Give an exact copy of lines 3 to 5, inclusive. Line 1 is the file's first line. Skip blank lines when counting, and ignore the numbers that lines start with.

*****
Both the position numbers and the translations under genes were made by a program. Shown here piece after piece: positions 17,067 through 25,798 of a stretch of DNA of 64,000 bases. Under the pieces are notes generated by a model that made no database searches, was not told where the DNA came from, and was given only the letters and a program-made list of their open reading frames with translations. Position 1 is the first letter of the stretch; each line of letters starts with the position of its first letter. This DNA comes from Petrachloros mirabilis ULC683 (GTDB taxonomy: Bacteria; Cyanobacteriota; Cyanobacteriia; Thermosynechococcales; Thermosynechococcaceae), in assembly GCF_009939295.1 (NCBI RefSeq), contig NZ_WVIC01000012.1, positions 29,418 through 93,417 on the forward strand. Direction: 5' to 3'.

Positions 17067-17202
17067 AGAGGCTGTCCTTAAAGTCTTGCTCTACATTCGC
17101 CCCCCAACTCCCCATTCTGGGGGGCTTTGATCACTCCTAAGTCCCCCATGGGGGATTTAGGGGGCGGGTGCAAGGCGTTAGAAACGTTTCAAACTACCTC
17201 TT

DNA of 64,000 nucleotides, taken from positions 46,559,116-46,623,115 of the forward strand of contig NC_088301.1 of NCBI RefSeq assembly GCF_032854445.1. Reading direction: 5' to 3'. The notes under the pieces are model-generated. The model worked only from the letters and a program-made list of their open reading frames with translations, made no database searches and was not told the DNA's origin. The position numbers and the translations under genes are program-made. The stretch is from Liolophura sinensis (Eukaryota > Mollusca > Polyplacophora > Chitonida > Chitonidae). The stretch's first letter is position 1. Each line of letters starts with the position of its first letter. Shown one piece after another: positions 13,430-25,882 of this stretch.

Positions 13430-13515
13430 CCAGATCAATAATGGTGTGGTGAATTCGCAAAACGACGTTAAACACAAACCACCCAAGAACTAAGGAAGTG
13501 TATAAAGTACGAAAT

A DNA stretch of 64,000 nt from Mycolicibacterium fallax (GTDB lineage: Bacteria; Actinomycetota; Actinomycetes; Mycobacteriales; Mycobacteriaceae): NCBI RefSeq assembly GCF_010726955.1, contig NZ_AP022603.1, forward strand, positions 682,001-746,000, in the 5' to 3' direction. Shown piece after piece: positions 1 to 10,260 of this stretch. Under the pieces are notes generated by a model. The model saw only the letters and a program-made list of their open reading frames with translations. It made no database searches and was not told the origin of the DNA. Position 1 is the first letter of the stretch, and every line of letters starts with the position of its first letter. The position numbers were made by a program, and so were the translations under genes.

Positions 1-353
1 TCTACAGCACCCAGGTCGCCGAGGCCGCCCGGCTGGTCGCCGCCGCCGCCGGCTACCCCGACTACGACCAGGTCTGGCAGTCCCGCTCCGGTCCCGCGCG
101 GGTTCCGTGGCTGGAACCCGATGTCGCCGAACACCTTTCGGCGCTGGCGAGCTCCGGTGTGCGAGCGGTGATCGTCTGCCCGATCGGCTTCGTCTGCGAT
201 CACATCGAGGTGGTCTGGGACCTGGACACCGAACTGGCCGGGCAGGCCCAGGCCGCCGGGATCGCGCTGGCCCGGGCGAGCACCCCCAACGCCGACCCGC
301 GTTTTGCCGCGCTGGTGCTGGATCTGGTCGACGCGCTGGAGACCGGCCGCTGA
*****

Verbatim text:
17067 AGAGGCTGTCCTTAAAGTCTTGCTCTACATTCGC
17101 CCCCCAACTCCCCATTCTGGGGGGCTTTGATCACTCCTAAGTCCCCCATGGGGGATTTAGGGGGCGGGTGCAAGGCGTTAGAAACGTTTCAAACTACCTC
17201 TT